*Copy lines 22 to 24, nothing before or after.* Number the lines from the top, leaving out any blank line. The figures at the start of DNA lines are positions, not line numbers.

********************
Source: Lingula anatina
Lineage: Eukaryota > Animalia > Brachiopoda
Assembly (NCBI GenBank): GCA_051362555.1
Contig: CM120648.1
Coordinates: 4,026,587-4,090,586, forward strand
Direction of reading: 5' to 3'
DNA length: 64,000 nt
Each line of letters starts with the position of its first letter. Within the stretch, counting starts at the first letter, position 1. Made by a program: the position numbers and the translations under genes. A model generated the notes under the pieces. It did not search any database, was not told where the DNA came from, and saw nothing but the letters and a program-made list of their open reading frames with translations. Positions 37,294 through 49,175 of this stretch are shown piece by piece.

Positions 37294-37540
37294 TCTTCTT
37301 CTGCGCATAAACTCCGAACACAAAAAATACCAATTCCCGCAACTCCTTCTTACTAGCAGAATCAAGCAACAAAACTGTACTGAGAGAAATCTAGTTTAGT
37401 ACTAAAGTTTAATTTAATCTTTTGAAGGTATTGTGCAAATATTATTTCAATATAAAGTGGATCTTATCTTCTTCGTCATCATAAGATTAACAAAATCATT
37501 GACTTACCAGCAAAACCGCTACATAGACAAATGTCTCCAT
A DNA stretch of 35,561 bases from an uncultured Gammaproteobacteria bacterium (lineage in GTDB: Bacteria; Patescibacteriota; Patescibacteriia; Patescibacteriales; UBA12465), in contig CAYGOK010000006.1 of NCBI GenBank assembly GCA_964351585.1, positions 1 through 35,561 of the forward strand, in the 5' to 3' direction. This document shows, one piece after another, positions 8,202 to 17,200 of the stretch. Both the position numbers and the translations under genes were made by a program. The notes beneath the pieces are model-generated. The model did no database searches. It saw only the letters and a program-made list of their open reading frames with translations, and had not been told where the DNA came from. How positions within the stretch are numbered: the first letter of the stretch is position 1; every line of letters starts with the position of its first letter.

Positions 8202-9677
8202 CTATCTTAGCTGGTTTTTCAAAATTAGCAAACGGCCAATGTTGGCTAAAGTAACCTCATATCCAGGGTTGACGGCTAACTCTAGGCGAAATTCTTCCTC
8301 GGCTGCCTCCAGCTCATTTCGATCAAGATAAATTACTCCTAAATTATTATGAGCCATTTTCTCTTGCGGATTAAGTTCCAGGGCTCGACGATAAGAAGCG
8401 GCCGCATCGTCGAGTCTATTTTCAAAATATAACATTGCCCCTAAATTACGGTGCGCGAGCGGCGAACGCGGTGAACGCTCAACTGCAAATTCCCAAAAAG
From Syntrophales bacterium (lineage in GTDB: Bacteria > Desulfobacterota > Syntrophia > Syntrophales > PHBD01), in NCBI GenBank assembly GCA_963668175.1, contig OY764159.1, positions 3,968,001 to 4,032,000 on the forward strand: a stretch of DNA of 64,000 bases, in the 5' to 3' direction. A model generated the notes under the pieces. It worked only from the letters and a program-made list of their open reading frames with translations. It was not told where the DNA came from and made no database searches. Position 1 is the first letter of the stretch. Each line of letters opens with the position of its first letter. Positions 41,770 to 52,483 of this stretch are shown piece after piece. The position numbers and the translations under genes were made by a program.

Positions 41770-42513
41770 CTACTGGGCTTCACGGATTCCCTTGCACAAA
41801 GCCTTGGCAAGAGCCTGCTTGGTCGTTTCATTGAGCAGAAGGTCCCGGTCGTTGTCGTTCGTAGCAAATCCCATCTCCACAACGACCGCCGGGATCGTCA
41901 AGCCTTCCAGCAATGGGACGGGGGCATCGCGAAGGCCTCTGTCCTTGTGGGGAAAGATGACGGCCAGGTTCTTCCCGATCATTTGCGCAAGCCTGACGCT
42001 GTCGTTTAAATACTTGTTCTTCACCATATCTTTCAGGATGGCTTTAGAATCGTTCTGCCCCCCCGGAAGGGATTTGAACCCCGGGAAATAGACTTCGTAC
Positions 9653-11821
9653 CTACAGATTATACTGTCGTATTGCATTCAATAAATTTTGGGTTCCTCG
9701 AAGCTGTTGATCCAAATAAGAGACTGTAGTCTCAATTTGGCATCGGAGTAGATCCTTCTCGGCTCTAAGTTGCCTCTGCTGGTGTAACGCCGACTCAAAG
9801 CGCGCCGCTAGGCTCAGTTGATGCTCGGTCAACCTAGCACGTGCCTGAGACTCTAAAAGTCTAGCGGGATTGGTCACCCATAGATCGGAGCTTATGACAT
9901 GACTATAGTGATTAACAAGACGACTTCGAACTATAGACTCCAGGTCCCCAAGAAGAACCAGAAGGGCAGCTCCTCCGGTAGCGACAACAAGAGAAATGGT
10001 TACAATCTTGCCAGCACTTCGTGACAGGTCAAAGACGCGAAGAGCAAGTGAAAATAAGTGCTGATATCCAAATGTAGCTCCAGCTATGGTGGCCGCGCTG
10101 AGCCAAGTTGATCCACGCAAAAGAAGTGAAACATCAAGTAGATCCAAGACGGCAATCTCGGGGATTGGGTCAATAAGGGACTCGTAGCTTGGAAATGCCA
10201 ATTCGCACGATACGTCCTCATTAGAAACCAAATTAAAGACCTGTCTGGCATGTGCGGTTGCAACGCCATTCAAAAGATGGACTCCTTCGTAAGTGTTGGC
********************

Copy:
41801 GCCTTGGCAAGAGCCTGCTTGGTCGTTTCATTGAGCAGAAGGTCCCGGTCGTTGTCGTTCGTAGCAAATCCCATCTCCACAACGACCGCCGGGATCGTCA
41901 AGCCTTCCAGCAATGGGACGGGGGCATCGCGAAGGCCTCTGTCCTTGTGGGGAAAGATGACGGCCAGGTTCTTCCCGATCATTTGCGCAAGCCTGACGCT
42001 GTCGTTTAAATACTTGTTCTTCACCATATCTTTCAGGATGGCTTTAGAATCGTTCTGCCCCCCCGGAAGGGATTTGAACCCCGGGAAATAGACTTCGTAC